- Created on Thursday, 16 January 2014 10:09
- Written by NAPSI
Imperial, California (NAPSI) - The quality of the air in your home should always be a priority, but during the colder months it’s particularly important to monitor it.
One of the most common air-quality problems in an indoor environment is particles in the air, such as allergens, viruses, bacteria and other contaminants. You have longer exposure to these particles when you’re inside for a long time in the winter, and just because you can’t see these pollutants, it doesn’t mean they’re not there. These lightweight particles can stay suspended in midair unless properly removed, and smaller particles can sometimes cause the most adverse health effects.
The human body’s immune system is able to deal with a certain level of contaminants. However, once allergens or other airborne pollutants reach a threshold, negative health effects and allergic reactions can occur.
“When the temperature drops, people tend to spend more time indoors, which means more time sharing air in a confined area,” said Kent Kuffner, indoor air quality product manager, Carrier. “In addition, the air is notoriously harsh and dry in the winter months, so evaluate your home to ensure that the air quality inside is optimized no matter how severe the weather gets outside.”
What Can Be Done
Fortunately, by reducing the contaminant levels of airborne particles through proper indoor air-quality technologies, these problems may be alleviated. Here are some hints on how:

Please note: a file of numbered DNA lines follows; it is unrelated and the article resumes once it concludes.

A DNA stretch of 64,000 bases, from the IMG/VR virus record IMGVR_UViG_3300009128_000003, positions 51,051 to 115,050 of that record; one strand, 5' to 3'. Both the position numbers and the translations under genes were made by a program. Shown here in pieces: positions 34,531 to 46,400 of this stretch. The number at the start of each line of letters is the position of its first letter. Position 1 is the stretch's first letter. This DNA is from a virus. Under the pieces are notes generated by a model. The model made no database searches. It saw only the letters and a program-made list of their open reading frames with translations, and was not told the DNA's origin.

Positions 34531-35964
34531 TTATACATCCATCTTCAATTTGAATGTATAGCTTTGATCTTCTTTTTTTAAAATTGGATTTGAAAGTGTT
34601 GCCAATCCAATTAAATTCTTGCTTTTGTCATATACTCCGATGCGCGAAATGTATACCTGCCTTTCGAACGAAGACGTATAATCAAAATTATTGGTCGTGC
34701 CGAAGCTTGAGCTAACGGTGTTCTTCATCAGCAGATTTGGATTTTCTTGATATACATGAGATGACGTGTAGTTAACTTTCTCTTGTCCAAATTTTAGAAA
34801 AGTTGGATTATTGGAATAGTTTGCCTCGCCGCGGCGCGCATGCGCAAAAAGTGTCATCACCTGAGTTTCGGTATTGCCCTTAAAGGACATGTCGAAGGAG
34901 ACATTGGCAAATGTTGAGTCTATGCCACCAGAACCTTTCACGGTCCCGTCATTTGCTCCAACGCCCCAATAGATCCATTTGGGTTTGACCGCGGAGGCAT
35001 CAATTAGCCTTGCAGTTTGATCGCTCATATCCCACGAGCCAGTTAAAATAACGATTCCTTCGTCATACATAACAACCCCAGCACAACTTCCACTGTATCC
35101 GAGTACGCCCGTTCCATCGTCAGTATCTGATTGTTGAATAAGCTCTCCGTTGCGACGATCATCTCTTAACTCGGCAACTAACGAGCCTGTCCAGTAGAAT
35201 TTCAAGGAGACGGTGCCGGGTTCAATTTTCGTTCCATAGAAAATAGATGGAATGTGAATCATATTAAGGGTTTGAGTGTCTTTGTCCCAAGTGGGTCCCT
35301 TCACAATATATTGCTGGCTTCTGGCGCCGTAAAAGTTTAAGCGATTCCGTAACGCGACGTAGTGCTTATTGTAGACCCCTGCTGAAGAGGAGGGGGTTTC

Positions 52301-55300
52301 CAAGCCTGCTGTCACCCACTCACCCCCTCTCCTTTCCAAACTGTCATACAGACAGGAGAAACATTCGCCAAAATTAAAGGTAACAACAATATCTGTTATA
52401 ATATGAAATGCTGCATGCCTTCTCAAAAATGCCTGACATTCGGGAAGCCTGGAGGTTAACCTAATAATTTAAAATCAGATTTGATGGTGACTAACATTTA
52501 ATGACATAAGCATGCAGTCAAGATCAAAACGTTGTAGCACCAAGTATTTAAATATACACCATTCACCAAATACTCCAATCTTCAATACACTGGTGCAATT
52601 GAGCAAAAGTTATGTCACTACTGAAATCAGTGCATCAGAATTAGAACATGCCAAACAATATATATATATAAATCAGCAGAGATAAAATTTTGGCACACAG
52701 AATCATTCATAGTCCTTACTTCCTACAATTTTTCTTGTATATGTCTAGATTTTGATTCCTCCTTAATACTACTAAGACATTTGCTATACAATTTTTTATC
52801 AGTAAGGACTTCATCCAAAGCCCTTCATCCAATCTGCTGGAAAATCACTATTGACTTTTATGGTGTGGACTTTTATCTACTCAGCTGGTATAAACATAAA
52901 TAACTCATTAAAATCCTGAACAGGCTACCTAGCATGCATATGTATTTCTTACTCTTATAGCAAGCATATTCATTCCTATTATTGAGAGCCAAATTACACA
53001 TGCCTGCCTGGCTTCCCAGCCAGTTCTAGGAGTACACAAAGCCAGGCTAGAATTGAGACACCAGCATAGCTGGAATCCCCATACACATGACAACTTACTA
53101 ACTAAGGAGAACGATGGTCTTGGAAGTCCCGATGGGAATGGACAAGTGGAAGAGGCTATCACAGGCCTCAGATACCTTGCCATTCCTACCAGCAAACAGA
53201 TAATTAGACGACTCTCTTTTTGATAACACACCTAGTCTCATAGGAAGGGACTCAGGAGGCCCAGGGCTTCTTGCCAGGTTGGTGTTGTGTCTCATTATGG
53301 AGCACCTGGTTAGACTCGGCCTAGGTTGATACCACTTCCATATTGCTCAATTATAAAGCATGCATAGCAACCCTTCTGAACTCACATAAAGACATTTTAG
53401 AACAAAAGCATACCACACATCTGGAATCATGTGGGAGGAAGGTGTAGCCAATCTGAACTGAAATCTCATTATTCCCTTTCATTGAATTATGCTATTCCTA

• Air purifiers clean harmful microscopic airborne pathogens from the conditioned air and some even capture and kill them to prevent them from re-entering the home.
• Another common issue during the winter is dry air. Installing a humidifier can help maintain proper humidity during heating season and help you avoid itchy, cracked skin, dry nasal passages and static electricity. It may even reduce the drying that can damage wood furniture and flooring.
“An added benefit to properly humidified air is that it feels warmer than drier air,” Kuffner said. “When the humidity is right, you can actually lower your thermostat during heating season and stay more comfortable while saving on utility costs.”
• Air infiltration is also a big concern. Today’s homes are built for better energy efficiency, with tighter construction and less air infiltration. While that’s great for maintaining temperatures, it means air can become stagnant and stale in your home, especially when you and your family are spending more time indoors.
You need fresh air in your home and that’s where a ventilator helps. It works with your heating and cooling system to allow clean, fresh outdoor air into your home without jeopardizing your comfort.
Who Can Do It
When evaluating your home’s indoor air quality, it’s important to discuss it with a certified heating, ventilation and air-conditioning (HVAC) contractor. All these helpful solutions can tie right into your home comfort control, making it easy to monitor and regulate indoor temperature, humidity and air quality.
You can find further facts and tips online at www.carrier.com.